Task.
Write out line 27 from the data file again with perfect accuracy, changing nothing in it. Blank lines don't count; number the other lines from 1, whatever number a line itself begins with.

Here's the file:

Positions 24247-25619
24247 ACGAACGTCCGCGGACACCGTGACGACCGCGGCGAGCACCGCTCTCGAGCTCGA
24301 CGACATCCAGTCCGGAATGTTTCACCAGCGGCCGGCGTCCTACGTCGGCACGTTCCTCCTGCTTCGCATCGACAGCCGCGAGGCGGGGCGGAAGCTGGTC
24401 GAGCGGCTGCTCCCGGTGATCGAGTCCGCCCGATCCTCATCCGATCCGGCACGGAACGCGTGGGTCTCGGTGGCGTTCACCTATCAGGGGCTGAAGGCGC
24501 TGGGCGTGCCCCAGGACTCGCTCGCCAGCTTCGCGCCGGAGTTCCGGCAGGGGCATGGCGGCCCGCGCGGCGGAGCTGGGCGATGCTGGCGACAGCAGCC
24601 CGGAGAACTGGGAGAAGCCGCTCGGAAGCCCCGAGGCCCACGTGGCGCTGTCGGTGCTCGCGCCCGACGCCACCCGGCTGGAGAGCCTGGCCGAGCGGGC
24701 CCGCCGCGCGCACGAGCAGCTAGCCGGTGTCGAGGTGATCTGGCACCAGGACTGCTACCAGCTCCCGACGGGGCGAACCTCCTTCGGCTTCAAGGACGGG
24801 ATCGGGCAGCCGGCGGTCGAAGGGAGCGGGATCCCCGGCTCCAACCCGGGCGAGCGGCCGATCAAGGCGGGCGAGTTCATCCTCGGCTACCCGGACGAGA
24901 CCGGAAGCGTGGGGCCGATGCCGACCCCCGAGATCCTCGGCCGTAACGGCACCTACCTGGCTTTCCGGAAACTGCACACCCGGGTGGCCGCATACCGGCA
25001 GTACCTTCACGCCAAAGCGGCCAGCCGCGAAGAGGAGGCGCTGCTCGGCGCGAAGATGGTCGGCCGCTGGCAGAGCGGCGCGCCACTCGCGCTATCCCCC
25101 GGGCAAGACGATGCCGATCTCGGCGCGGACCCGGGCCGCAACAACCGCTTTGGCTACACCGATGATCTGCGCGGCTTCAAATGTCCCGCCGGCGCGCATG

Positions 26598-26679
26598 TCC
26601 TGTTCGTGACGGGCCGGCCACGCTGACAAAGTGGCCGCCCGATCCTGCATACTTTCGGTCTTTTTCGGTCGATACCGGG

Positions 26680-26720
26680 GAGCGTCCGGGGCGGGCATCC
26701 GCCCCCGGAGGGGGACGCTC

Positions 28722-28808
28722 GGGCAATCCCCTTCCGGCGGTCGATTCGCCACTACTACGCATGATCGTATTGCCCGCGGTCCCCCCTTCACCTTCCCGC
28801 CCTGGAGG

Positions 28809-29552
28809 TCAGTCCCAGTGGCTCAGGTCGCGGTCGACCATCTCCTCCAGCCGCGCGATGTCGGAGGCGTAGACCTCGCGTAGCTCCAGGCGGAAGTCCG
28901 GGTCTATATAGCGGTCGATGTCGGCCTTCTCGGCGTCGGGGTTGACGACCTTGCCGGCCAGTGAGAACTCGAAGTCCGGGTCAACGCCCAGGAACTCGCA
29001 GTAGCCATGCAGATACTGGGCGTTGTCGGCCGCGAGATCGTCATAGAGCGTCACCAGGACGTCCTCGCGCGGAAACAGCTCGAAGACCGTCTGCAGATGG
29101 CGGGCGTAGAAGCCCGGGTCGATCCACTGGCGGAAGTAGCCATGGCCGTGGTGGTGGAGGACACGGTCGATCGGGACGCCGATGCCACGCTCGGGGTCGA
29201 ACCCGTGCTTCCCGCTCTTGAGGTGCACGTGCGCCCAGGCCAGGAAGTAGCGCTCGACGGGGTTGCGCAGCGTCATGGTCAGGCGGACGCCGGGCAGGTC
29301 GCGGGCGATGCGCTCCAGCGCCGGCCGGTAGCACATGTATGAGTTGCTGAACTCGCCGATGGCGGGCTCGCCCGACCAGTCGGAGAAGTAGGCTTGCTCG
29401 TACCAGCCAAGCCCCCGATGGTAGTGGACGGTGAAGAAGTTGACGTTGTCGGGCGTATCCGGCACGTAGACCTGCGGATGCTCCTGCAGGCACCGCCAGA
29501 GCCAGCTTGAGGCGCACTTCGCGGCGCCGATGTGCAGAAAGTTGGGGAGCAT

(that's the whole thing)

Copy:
29301 GCGGGCGATGCGCTCCAGCGCCGGCCGGTAGCACATGTATGAGTTGCTGAACTCGCCGATGGCGGGCTCGCCCGACCAGTCGGAGAAGTAGGCTTGCTCG